Latino Americans have a very different view when it comes to body image. Their culture is not as focused on achieving the thin frames of models and celebrities. In fact often times a little excess weight may even be celebrated and regarded as a sign of well-being. The prevalence of overweight and obesity is somewhere around 70% for Latino Americans. The terms "gorda" or "gordita" which translate to English as "fat" can actually be used as terms of endearment for loved ones such as a spouse or a child. In addition, traditional foods for Spanish-speakers are often less available than the more convenient packaged substitutes. For example, flour tortillas are more affordable and available than the traditional corn tortillas. The prevalence of overweight and obesity can have a direct effect on the health and lifestyle of Latino patients. This can lead to such problems as diabetes or heart disease.
Susto is believed to be sickness or disease caused by a great fright. The essential spirit, or "animo," is thought to have left the body due to a frightening experience and to be held captive by supernatural beings. This sickness can have many symptoms such as diarrhea, nausea, depression or anxiety. It can cause such problems as miscarriages, diabetes or even death. Patients experiencing susto will often go to a "yerbero" or a "curandero" for treatment. The traditional cure is generally to bring the essential spirit back. This can be done through a variety of methods. Another treatment method is to cure the susto, or fright, by having another frightening experience.
Caída de mollera
This problem is thought to occur when babies are weaned from the bottle or breast feeding too quickly. Also, shaking or dropping a baby can cause caída de mollera. The belief is that the palate, or roof of the mouth, drops down from its normal position. This condition is often paired with dehydration. Traditional treatments include holding the baby upside down, patting salt on its head, or pushing the roof of the mouth back up into place.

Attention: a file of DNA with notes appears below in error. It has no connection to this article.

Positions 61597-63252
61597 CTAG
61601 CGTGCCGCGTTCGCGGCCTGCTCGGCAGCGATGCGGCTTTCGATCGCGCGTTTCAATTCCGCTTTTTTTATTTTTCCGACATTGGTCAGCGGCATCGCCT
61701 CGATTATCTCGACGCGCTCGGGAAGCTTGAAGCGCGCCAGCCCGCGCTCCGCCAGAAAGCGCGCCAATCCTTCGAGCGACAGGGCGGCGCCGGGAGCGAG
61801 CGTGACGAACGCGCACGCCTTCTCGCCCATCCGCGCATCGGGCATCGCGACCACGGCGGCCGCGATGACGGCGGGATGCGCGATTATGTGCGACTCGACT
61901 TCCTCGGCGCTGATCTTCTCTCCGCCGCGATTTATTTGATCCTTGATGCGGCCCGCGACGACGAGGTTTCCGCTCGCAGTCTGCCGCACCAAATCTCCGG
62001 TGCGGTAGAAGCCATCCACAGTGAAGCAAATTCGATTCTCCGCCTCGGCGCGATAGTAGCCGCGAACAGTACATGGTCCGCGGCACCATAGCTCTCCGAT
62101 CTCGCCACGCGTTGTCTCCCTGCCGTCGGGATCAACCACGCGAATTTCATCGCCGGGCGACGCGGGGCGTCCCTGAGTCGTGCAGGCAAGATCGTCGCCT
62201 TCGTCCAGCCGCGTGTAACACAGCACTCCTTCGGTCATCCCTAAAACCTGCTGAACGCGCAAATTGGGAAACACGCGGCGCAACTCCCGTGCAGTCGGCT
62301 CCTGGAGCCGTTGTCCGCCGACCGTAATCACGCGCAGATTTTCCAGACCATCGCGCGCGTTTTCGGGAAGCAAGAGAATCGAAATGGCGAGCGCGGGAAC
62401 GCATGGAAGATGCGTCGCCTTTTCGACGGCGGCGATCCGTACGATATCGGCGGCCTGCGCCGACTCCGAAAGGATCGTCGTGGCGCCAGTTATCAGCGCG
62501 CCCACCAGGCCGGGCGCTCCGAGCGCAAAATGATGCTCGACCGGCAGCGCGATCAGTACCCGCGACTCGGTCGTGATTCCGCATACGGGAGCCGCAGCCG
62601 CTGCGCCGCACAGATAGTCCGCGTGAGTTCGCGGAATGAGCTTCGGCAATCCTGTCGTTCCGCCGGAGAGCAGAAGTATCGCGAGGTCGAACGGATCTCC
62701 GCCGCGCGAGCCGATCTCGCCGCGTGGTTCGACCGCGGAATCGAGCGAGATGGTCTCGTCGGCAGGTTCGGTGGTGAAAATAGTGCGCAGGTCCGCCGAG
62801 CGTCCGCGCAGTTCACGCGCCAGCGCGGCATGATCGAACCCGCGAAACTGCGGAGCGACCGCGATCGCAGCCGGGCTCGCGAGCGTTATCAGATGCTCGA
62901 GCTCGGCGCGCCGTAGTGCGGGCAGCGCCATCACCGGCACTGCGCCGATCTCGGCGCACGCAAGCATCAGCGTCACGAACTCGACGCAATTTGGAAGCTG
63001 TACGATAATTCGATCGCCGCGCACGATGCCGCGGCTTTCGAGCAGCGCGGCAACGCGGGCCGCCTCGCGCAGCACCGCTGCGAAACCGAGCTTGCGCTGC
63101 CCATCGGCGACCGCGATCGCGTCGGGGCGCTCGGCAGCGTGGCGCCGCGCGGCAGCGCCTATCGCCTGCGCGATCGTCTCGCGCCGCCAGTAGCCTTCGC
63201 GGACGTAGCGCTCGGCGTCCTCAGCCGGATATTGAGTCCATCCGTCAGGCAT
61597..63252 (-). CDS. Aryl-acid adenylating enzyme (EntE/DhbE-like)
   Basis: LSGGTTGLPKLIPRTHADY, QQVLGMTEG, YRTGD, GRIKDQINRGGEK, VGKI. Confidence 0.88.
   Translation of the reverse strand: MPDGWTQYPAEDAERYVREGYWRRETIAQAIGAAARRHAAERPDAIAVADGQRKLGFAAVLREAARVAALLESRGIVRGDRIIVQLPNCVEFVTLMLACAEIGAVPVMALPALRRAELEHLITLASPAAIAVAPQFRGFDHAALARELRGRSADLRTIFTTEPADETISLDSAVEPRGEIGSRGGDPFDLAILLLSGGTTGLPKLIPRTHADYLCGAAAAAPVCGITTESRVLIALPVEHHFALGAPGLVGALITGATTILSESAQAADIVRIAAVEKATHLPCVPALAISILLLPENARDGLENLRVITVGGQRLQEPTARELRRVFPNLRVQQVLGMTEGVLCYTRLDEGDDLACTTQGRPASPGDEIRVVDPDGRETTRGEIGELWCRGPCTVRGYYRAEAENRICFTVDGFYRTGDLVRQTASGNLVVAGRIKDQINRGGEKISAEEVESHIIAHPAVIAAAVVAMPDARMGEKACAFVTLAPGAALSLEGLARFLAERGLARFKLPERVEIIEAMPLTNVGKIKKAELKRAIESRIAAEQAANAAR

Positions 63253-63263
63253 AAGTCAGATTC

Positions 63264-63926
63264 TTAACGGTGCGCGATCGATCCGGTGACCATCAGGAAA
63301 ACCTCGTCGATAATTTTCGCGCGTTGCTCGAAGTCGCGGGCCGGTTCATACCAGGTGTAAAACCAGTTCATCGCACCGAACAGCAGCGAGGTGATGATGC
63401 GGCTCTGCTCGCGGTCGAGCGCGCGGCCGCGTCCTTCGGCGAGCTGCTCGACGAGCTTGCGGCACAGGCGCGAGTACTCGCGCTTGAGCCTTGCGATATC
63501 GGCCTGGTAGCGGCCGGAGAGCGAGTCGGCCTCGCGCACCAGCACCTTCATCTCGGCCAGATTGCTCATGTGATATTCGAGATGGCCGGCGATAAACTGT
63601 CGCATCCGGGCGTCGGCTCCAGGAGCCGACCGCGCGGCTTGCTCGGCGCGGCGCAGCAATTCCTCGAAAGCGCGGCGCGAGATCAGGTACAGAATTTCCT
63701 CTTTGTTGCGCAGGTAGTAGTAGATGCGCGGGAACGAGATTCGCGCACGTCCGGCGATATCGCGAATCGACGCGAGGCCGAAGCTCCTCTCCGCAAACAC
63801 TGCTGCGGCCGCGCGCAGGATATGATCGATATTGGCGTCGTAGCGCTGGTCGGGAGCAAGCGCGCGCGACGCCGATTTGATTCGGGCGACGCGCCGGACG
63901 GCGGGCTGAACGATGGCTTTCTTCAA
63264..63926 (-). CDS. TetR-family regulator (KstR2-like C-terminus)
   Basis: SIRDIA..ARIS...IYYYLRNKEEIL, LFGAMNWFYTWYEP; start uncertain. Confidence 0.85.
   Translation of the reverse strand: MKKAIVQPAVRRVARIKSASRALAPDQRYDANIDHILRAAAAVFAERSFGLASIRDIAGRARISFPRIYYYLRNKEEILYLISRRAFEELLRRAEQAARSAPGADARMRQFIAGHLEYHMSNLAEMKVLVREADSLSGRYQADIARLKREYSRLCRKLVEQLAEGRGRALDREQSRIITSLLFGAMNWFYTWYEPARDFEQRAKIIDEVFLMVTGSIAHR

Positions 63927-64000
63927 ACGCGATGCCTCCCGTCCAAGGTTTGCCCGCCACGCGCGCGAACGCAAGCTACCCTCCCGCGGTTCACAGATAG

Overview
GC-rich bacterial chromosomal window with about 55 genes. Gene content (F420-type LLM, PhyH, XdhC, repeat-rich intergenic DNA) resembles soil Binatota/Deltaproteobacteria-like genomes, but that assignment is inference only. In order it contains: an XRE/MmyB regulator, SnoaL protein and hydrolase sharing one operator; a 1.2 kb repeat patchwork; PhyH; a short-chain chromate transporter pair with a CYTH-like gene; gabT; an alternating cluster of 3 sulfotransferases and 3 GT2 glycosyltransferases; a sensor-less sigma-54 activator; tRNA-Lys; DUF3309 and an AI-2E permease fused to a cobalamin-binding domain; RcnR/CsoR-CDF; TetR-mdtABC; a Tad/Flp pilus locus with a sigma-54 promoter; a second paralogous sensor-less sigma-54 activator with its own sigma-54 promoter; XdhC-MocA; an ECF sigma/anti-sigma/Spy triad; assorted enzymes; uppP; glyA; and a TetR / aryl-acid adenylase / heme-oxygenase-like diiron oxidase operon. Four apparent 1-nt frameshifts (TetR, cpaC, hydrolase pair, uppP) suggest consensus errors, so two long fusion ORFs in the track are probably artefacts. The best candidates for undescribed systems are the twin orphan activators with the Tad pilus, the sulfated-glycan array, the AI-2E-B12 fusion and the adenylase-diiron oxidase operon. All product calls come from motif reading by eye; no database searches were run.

Empacho is thought to be problems that arise from food being stuck in the digestive tract. The bolus formed in the intestine is thought to differ from normal digestion/indigestion because of outside events impacting the patient when the food was ingested. For example, a child forced to eat something they did not want to may develop empacho. Symptoms can include vomiting, diarrhea, constipation or others. Empacho may also be caused by eating something bad or too much of something such as sweets or gum.
Mal de ojo
Mal de ojo is a belief in the powerful effects of negative forces. These negative forces are thought to be the underlying cause for sickness and diseases. Translated to English, mal de ojo means "evil eye." It is thought to be brought upon babies when someone looks at them admiringly. Jealousy is also thought to bring on the symptoms. These symptoms include crying, lack of sleep, fever and more. Traditional treatments and preventions for mal de ojo vary from touching the baby, to wearing an amulet or string tied around the waist, to using an egg in practice and treatment for the sickness. The goal to cure mal de ojo is to drive out the negative forces that are thriving in the child and to bring back positive forces that will help make the child well.
Many Latino Americans believe that the bad night air can enter one's body and cause sicknesses and problems. These problems can be pain in the chest, difficulty breathing or pneumonia. Mal aire can also be caused by extreme changes in temperature. Traditional prevention methods include covering the ears, staying inside at night, or placing a raisin on a newborn's umbilical cord. One traditional treatment method is called "cupping." This method involves the use of a match and a cup to create suctions all over the body. Physicians may recognize this by large, red circles all over a patient's body.